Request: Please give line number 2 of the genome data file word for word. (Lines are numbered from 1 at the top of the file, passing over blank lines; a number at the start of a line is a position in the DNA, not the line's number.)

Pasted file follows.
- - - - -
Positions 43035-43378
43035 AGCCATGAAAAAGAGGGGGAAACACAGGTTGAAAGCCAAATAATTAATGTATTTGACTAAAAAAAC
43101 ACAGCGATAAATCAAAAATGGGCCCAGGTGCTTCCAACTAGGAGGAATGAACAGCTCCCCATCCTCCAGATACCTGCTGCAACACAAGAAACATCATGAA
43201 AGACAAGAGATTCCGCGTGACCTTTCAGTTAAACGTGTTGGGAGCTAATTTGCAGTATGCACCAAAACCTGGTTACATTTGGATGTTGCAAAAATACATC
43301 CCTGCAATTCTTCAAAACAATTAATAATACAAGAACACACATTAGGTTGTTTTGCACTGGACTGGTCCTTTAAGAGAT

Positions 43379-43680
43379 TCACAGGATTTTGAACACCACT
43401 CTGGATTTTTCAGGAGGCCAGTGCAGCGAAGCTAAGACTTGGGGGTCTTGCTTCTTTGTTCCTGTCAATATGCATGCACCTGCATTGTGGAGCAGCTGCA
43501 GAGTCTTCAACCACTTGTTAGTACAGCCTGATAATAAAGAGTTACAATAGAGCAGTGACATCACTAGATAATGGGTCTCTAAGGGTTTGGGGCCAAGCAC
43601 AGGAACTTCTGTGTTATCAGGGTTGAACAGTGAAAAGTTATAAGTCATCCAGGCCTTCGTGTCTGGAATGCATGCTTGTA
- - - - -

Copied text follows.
43035 AGCCATGAAAAAGAGGGGGAAACACAGGTTGAAAGCCAAATAATTAATGTATTTGACTAAAAAAAC